Fitch Affirms (North Jeffco) Apex Park and Recreation District, CO's ULTGOs at 'AA+'; Outlook Stable

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This is a reprint from Bussiness Wire:

NEW YORK–(BUSINESS WIRE)–Fitch Ratings affirms the ratings on the following North Jeffco Park & Recreation District, Colorado (also known as Apex Park & Recreation District) bonds, as part of its continuous surveillance effort:

–$3.045 million general obligation bonds, series 1998, affirmed at ‘AA+’.

The Rating Outlook is Stable.


The bonds are general obligations of the district, payable from unlimited ad valorem taxes.


–Special purpose district with strong operating performance and ample financial flexibility.

–Demonstrated voter support.

–Above average income levels.

–Relatively stable service-based economy and part of the Denver metro area.

–Moderately high overall debt and manageable capital needs.


Covering 75 square miles, the district is a single purpose entity providing park and recreation services to residents in northern Jefferson county (the county), with a small portion in the City and County of Denver. The district primarily serves the city of Arvada (the city) and unincorporated areas of the county. Population growth for the county was 1.3% between census years 2000 and 2010. Housing market weakness is evident but declines have been below management’s budget projections. Fiscal 2011 taxable value declined 1.8% compared to fiscal 2010, which was down 0.7% from fiscal 2009, and compared favorably to the district’s projections for a 5-7% decline.

The economy is largely service-driven with the top employers including the city of Arvada and various retail stores. Employment in both the city and county dropped 0.4% from June 2010 to June 2011 but with a 0.7% decline in the labor force, the unemployment rate declined slightly over the same period. The 9.5% June 2011 unemployment rate for the city was well above the county’s 8.3% and just above the national average of 9.4%. City and county wealth levels are comfortably above average.

Financial performance is strong. The district has a history of maintaining solid available reserves in the general fund while continuing to spend operating revenue on pay-go capital financing. Financial performance is also supported by conservative budgeting, inherent expenditure and capital flexibility associated with these special district services and voter support. General fund operating revenues over the last six years grew an average 6.9% annually, outpacing operating expenditure growth of 5.1% over the same period. The fiscal 2011 budget included a freeze on wages and salaries as well as no additional positions. The district reports that year to date results are in line with budget.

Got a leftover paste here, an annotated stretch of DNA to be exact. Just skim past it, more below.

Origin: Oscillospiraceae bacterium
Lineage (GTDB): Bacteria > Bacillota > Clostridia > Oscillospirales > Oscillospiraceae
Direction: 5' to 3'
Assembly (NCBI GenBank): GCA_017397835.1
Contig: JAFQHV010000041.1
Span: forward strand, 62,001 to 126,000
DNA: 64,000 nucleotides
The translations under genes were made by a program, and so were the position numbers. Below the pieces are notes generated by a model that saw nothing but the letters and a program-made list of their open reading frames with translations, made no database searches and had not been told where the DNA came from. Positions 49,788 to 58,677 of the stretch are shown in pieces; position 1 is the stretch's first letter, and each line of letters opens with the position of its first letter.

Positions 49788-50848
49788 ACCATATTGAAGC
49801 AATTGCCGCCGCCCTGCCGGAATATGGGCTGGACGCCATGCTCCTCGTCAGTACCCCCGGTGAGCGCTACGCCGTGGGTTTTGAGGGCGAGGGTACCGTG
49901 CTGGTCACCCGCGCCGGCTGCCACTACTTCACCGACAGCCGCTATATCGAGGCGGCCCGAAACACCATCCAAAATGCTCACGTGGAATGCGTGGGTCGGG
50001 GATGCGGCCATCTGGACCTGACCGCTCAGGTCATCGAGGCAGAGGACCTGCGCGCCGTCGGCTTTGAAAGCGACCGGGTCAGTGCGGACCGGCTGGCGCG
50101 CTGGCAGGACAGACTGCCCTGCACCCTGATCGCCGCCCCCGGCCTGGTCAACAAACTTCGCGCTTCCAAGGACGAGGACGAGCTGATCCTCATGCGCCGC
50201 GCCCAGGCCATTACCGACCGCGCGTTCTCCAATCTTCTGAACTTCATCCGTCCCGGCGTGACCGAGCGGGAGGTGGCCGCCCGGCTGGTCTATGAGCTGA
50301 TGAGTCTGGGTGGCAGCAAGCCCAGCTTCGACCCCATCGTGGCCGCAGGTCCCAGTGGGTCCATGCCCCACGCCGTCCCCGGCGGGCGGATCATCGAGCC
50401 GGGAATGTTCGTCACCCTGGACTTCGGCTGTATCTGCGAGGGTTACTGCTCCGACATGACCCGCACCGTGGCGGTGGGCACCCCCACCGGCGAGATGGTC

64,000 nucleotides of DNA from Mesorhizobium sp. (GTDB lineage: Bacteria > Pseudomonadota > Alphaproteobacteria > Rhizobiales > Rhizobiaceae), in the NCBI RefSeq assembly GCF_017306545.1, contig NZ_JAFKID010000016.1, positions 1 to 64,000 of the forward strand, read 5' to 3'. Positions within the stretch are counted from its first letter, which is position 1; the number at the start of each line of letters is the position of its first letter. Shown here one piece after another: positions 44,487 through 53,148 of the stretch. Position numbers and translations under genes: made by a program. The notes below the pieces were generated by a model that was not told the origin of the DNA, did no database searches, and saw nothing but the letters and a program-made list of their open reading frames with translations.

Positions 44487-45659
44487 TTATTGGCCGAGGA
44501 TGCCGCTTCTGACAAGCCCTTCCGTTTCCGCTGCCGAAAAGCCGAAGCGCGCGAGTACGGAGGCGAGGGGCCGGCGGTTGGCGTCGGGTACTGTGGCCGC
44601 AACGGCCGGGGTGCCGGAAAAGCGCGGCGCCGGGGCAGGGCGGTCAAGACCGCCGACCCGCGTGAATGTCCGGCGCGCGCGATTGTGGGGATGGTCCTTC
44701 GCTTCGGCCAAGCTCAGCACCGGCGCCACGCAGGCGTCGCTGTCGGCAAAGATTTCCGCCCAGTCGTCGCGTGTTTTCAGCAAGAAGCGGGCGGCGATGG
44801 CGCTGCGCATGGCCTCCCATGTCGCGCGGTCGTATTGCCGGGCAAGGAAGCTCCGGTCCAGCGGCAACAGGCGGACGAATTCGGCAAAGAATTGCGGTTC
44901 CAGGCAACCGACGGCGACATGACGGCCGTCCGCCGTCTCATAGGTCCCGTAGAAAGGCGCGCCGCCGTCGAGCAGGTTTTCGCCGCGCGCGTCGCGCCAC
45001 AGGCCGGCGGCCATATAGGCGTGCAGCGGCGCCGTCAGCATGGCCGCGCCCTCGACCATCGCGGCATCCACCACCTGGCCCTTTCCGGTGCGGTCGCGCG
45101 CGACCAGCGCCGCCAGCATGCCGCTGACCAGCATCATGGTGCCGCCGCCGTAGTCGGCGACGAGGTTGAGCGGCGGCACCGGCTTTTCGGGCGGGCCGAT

The fiscal 2010 unreserved balance was very high due to a collection of resources to be spent in fiscal 2011 on the construction of the $9 million Apex Field House (a new turf arena). The district financed the project through a combination of debt, asset sales and dedicated reserves. The planned draw on reserves for fiscal 2011 results in an estimated unreserved fund balance of $1.9 million, or 31% of general fund spending, net of the large capital expenditure and below the fiscal 2009 unreserved balance of $4.3 million (or a high 65% of spending).

Fitch views the use of fund balance for capital as prudent and current unreserved levels as strong for the rating category. The district plans to slowly build the unreserved balance to higher levels, consistent with prior years, by combating lower property tax revenues with increased fees generated from the new field house facility. Property taxes and fees in fiscal 2011 approximate 58% and 34% of general fund revenue, respectively.

District operations also benefit from strong voter support and a self-imposed $1 million operating reserve which represents 17% of fiscal 2011 estimated operating expenditures. In addition to a permanent exemption from state-wide revenue restrictions, voters also approved a 2006 ballot measure for an additional 1-mil levy to equally fund capital and operations.

The district’s debt burden is moderately high at $5,351 per capita and 5.1% of taxable market value but mitigated by above average income levels. The debt service burden on the budget is low at 3.5% for fiscal 2011 and pensions are not a credit concern as all programs are defined contribution.

There was misinformation in the orginal article. A 2014 election has not been planned.